None of us are Lazarus Long, we will all die. Just as we are born so to will we at some point, either by natural events or by malfeasance, fade away from living memory.
As much as we would all like to be remembered for all of human memory the chances of us being a Churchill, a Martin Luther King, or even a Genghis Kahn are next to nil.
But that was the illusion that the Web has given us – a sense of permanence, that even after our physical bodies have retired to the dirt our thoughts, dreams and opinions will live on.
It’s a nice dream but a dream all the same. It is a dream that two people I respect highly touched on in recent posts.
The first one is from Louis Gray where he talks about whether or not people’s social profiles should live on past their death. This conversation came about because of Facebook suggesting that Louis should think about re-connecting with one of his Facebook contacts – who had passed away in January from cancer.
Today’s leading social networks might do fantastic work for connecting people at various stages of their lives. They can find friends from high school and college, or link up colleagues from your work history. They might find you new dates or even spouses. But it looks like they stink when it comes to dealing with one’s data when they actually pass on. Is it too morbid for them to think about? Would it be too nuts if there was a “Report Person as Deceased” button on the account? Should it be treated with an editorial process, similar to Wikipedia, where you have to cite a source and show an obituary?
Either way, the way we just leave things hanging in a position of suspended animation doesn’t work for me. If social networks are to celebrate births, celebrate life’s milestones and mark bad news as well, they should be ready for the final passage to whatever’s next. I welcome good ideas.
Then this was followed by a post from Doc Searls where he talked about Persephone Miel and the permanence of her memory after her losing the fight against cancer. The subject had him wondering how long in our world of ever increasing, and manipulated, need to live in the now would any of the works of this beautiful and talented person really last.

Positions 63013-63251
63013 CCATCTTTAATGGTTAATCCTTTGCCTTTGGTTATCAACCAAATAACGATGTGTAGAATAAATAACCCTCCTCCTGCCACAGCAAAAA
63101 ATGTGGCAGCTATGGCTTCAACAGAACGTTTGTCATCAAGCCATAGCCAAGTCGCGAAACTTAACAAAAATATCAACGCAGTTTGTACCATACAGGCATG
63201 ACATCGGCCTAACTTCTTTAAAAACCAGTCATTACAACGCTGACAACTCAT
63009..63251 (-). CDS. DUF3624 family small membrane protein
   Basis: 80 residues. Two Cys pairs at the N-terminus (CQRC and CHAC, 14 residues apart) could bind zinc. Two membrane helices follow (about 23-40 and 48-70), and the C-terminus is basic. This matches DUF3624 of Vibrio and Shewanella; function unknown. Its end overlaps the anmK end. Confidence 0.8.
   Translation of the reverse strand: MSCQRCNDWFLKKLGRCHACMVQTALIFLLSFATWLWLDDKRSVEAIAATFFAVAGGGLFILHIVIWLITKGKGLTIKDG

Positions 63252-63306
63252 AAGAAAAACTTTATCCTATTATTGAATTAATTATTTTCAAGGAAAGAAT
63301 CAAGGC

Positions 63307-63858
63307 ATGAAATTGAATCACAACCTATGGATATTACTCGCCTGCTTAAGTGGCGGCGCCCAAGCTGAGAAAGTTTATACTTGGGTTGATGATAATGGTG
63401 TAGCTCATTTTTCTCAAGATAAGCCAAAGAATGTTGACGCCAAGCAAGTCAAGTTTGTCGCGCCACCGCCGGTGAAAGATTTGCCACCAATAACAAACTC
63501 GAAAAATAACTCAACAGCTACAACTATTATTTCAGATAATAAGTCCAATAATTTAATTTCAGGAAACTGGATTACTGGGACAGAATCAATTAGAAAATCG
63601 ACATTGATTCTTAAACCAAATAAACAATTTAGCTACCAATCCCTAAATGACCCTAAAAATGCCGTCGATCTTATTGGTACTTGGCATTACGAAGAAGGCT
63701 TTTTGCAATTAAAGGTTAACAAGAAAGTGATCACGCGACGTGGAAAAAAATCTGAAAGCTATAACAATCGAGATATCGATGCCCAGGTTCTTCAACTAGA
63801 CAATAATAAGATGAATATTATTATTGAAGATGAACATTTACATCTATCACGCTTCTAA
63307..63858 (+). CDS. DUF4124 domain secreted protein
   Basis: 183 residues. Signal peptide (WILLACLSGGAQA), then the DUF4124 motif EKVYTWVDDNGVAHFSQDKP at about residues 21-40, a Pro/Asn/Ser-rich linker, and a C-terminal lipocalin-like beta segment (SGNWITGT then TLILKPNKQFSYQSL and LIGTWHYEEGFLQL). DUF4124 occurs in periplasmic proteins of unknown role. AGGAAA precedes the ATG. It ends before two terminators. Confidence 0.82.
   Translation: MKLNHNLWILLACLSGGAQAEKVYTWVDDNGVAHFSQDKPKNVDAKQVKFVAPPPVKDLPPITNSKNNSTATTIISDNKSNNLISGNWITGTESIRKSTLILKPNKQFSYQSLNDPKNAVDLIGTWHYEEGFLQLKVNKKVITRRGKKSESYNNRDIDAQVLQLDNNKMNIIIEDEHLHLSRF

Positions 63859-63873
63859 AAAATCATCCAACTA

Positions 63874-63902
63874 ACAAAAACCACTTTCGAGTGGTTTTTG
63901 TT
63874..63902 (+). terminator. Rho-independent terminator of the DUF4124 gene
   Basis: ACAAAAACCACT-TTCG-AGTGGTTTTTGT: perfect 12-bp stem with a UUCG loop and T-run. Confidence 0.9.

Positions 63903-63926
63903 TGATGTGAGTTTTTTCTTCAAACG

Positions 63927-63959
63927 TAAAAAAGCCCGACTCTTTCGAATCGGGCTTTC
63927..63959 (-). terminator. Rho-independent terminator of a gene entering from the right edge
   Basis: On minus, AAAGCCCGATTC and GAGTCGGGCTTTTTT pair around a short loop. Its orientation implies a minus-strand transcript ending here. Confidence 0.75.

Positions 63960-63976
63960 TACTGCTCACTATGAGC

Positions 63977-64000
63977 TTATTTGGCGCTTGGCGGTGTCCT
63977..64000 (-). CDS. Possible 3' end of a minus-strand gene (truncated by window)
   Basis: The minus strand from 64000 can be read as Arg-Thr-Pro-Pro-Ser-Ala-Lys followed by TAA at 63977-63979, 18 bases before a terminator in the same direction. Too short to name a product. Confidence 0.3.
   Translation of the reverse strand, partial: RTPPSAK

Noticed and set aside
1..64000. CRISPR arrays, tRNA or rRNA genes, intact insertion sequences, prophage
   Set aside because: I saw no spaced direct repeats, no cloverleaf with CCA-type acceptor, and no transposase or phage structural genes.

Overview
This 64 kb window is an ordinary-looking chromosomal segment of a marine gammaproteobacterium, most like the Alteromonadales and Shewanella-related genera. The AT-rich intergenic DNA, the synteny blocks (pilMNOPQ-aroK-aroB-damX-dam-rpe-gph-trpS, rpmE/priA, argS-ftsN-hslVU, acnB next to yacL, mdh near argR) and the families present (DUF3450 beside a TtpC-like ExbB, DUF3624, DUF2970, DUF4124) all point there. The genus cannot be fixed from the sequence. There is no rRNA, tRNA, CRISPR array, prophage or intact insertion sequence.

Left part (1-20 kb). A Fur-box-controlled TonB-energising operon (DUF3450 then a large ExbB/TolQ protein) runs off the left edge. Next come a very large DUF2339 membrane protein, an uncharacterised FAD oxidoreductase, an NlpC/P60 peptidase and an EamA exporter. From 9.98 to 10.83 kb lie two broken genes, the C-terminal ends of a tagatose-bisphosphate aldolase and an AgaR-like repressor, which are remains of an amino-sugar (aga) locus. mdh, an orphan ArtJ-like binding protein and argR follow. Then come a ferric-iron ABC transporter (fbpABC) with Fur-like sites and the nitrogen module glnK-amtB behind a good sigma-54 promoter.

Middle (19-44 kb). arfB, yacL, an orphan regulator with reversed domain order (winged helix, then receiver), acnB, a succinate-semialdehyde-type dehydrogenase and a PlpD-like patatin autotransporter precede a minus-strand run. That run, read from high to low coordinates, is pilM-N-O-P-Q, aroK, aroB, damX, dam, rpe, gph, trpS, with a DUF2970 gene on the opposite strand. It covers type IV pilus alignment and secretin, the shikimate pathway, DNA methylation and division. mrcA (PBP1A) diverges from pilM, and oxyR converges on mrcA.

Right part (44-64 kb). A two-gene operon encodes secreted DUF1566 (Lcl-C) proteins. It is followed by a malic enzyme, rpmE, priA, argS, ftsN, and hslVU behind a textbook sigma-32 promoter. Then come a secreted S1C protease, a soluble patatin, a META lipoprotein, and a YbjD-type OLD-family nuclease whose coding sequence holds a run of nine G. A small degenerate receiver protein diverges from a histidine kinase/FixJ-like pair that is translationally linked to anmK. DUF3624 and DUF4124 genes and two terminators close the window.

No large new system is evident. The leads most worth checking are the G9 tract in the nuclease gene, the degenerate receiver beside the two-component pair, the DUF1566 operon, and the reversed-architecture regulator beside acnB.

As evidence of his concern Doc notes that it is becoming increasingly hard to find things that he has written in the past. Whether it be Google or Twitter what was once accepted as being there forever is actually disappearing faster than we might think.
Persephone is gone, but her work isn’t, and that’s what I want to talk about. It’s a subject I wanted to bring up with her, and one I’m sure all her friends care about. We all should.
What I want to talk about is not “carrying on” the work of the deceased in the usual way that eulogizers do. What I’m talking about is keeping Persephone’s public archives in a published, accessible and easily found state. I fear that if we don’t make an effort to do that — for everybody — that we’ll lose them.
The Web went commercial in 1995, and has only become more so since. Today it is a boundless live public marketplace, searched mostly through one company’s engine, which continues to adapt accordingly. While Google’s original mission (“to organize the world’s information and make it universally accessible and useful”) persists, its commercial imperatives cannot help but subordinate its noncommercial ones.
In my own case I’m finding it harder and harder to use Google (or any search engine) to find my own archived work, even if there are links to it. The Live Web, which I first wrote about in 2005, has come to be known as the “real time” Web, which is associated with Twitter and Facebook as well as Google. What’s live, what’s real time, is now. Not then.
Today almost no time passes between the publishing of anything and its indexing by Google. This is good, but it is also aligned with commercial imperatives that emphasize the present and dismiss the past. No seller has an interest in publishing last week’s offerings, much less last year’s or last decade’s. What would be the point?
At one time our libraries were considered to be the collection of all human knowledge. We place incredible value on the physicality of the contents of libraries like the Library of Congress. Our civilization looks upon the destruction of those vaults of human knowledge as painful turning points as history records the loss of the Royal Library of Alexandria.
And yet we are driving headlong into trying to persevere our human, and individual, histories in a medium that we have no control over. With books, manuscripts, paintings we have a physical thing that can be carefully curated and looked after for hundreds, if not thousands, of year. Yet we are trusting that history to a medium that can’t be curated whether it be DVDs or even on the Web beyond the next database crash or data rot on DVDs.
Twitter doesn’t care about the past. Facebook couldn’t careless about you before or after you die so other than fodder for their advertising engine your history could disappear tomorrow and no-one would care. Even the online repository of your lives will be gone the moment that a payment on whatever domain you have doesn’t get paid.
The history of mankind is being entrusted into a medium that no longer believes in the past. Our own personal histories are as fleeting as the ones and zeros that we have entrusted them to.
So as much as we might like to believe that we will carry on after we are gone the fact is – we won’t.
And maybe that is the way it should be.
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